The underpinning assumption of public management in the developing world as a process of planned change is increasingly being recognized as unrealistic. In reality, the practice of development management is characterized by processes of mutual adjustment among individuals, agencies, and interest groups that can constrain behaviour, as well as provide incentives for collaborative action. Paradoxes inevitably emerge in policy network practice and design. The ability to manage government departments and operations has become less important than the ability to navigate the complex world of interconnected policy implementation processes. Public sector reform policies and programmes, as a consequence, are a study in the complexities of the institutional and environmental context in which these reforms are pursued. Building on theory and practice, this book argues that advancing the theoretical frontlines of development management research and practice can benefit from developing models based on innovation, collaboration and governance.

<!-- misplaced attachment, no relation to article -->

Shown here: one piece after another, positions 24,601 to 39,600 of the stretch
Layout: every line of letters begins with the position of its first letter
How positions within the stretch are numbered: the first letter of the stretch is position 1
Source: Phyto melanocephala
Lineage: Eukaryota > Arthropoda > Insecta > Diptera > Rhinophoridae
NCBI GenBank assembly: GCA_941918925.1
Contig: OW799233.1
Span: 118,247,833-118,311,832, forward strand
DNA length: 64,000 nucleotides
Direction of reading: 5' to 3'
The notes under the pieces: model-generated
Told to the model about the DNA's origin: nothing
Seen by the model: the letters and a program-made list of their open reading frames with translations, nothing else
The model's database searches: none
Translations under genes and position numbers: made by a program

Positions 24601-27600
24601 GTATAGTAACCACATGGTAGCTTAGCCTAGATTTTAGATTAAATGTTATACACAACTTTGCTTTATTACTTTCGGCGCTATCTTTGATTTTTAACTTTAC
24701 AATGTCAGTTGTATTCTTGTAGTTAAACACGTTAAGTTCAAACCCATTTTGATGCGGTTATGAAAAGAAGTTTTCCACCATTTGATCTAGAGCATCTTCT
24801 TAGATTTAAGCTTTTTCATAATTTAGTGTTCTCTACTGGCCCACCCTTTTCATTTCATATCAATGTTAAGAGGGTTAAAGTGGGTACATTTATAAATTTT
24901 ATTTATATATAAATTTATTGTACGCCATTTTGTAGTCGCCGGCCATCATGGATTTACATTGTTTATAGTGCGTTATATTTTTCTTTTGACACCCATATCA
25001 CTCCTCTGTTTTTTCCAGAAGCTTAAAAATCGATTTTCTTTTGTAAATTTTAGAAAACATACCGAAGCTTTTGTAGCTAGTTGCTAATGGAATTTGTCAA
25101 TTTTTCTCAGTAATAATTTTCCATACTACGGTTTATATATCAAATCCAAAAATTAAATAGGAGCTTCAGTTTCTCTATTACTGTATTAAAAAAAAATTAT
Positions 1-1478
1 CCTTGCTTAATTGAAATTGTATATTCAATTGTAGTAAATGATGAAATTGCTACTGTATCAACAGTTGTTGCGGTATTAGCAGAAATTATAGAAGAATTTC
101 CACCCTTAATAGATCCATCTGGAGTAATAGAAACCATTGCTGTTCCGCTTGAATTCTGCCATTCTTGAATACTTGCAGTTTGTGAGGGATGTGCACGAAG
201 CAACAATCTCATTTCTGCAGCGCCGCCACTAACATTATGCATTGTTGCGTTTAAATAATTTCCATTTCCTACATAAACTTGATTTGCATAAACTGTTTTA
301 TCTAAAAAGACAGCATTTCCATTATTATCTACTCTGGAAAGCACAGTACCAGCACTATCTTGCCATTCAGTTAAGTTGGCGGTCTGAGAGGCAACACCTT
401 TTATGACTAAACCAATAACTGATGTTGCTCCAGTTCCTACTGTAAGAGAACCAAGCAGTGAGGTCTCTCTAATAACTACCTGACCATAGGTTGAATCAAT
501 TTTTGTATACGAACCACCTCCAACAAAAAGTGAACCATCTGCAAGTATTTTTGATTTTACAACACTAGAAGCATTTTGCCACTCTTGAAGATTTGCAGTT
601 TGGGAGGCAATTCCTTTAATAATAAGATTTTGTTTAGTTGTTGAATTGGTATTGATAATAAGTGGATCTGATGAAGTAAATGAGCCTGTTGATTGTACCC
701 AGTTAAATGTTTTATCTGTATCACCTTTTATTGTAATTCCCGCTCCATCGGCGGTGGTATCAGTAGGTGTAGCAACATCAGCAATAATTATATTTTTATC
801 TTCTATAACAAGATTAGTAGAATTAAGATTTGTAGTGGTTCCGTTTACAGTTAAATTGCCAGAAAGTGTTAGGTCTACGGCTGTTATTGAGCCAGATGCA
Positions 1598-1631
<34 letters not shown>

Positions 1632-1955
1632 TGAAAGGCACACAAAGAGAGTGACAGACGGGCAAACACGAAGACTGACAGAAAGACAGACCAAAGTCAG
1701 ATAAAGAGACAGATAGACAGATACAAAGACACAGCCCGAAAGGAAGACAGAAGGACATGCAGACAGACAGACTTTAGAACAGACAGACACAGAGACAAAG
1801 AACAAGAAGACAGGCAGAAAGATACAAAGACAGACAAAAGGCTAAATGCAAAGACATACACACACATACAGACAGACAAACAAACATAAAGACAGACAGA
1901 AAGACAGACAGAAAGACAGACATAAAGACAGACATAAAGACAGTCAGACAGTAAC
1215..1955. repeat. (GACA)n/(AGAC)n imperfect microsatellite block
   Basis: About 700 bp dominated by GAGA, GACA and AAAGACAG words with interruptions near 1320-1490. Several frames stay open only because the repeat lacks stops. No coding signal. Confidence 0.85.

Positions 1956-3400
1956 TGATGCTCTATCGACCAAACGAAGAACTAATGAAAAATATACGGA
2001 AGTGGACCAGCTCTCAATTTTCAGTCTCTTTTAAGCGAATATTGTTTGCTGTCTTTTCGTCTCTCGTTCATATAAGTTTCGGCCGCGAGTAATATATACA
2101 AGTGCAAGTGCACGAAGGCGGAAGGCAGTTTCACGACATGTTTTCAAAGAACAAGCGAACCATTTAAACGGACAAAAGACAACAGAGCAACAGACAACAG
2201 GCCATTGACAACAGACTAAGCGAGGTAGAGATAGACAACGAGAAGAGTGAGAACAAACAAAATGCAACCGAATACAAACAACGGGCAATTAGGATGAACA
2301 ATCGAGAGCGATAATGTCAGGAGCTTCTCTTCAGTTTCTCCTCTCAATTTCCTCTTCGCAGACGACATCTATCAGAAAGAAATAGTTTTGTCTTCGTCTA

The themes addressed in Public Sector Reforms in Developing Countries will enable public managers in developing countries cope in uncertain and turbulent environments as they seek optimal fits between their institutional goals and environmental contingencies.